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  • In December of 2011, a dear friend of mine, Mariah Savage, told me that she would be interning at a farm in the mountains of Costa Rica. She explained that four people working in technology and space exploration purchased land and a home on the mountainside. If you’re like me, people who work in tech and space elicit visions of computer labs, geniuses, and white rockets barreling into outer space – not farms in Costa Rica.

    She explained that the four friends were interested in exploring ways to invest in humanity here on earth, not just abroad. After much conversation and research, they created this space, La Choza del Mundo, for people to connect and collaborate on projects intended to better humanity.

    For Mariah, the internship was a perfect fit for her interest in international development, organic lifestyle, and community building. It also seemed like a perfect way to spend one of my twelve experiences this year. We quickly began brainstorming what a visit could entail.


    But, did it make sense for me to go?

    The problem wasn't the distance or even the money, it was the 'what' and the 'why.'

    If the other of the 12 experiences around this Leapyear Project 'MBA' included high powered companies and teachers, would Costa Rica be worthwhile?

    "Of course!" said Tyler -- one of my closest friends and Mariah's older brother. "It may be the best experiences of the year."

    After some more conversation, I decided to ask others to join me. I sent out personal invitations and five people responded. I was thrilled!

    I started planning the events of the week with Mariah while also working towards a week's worth of materials, questions, and activities that would spark creative conversation and reflection. The people attending were highly creative, so this would be an opportunity to create a week-long artist in residency program.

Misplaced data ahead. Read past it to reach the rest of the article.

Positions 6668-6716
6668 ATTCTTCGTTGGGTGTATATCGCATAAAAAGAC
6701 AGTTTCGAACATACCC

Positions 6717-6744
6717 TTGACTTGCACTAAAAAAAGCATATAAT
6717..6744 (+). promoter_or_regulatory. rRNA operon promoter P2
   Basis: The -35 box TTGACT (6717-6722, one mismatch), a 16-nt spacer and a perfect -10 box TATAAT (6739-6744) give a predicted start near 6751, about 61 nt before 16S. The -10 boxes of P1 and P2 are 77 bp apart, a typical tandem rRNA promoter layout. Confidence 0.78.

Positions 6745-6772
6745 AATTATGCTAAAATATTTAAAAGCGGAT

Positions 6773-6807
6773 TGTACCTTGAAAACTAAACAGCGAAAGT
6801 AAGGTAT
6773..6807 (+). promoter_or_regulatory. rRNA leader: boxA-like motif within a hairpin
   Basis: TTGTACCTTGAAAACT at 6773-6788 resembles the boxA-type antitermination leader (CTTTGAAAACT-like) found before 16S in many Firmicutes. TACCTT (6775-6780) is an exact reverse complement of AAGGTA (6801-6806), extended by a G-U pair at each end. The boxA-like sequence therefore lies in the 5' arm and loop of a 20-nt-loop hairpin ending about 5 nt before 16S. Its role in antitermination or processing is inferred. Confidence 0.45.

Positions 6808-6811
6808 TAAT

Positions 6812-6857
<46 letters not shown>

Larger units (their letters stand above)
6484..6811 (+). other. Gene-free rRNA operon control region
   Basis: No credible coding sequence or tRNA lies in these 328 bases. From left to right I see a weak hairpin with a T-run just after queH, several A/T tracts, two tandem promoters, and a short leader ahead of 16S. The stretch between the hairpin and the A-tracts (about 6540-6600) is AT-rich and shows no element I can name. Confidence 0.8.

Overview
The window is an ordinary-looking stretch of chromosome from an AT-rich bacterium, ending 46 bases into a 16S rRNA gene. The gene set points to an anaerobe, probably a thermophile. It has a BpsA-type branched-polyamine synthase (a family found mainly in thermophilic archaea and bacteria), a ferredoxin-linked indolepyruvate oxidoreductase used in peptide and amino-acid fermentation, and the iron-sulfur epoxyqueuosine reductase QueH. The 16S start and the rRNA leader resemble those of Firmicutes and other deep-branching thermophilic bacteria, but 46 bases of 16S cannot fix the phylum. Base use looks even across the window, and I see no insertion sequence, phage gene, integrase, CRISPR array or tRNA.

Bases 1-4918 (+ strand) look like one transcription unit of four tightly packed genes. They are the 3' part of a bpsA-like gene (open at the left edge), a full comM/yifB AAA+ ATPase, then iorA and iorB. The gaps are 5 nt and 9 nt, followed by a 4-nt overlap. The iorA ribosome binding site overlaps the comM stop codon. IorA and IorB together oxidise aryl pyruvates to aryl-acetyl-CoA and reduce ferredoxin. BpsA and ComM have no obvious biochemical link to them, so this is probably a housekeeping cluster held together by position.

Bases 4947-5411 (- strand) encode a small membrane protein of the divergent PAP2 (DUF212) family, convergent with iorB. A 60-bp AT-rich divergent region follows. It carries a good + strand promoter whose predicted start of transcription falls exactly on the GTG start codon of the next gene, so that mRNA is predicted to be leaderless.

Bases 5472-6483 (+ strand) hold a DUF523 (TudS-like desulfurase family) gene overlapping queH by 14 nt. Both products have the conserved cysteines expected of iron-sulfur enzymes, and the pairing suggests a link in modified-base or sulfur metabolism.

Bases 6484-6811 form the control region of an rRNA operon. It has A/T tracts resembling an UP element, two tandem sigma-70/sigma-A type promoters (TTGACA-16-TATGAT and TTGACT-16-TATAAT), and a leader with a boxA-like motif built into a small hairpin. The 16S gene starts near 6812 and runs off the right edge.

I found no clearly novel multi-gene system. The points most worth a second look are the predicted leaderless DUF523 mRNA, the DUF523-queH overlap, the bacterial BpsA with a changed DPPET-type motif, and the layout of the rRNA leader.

When it came time to purchase the flights, friends began to back out. It was sad, but the $600 price tag and the 7-day timeline was just too lofty. The only two that remained were Dan and Grant. Though I was disappointed about the few that couldn't make it, I was thrilled that it would be those two joining me. They are bright, passionate, and full of life

    The next seven days were some of the most incredible days of our lives.

    Upon arriving in San Jose, we made one stop at a grocery store (our only grocery stop for the entire trip) and then traveled for 3+ hours into the mountains.

    We were in the middle of nowhere.

    The four of us spent the following days, reading, writing, observing, creating and working on the property.
    We learned about permaculture farming, studied the Costa Rican culture, read through a smattering of books, and reflected on how our pasts are shaping our present ventures.

    We faced a myriad of challenges that ranged from stolen passports to near-death experiences on a 'million mile hike' (as Grant would put it). With each challenge, we found a reason to laugh and enjoy the present moment to the fullest.

    In fact, amidst the beautiful sites, the foreign challenges, and the array of lessons learned, perhaps that was the most valuable takeaway:

    Be fully present.


    And, with that, Tyler may have been right.



    Next? Boulder.
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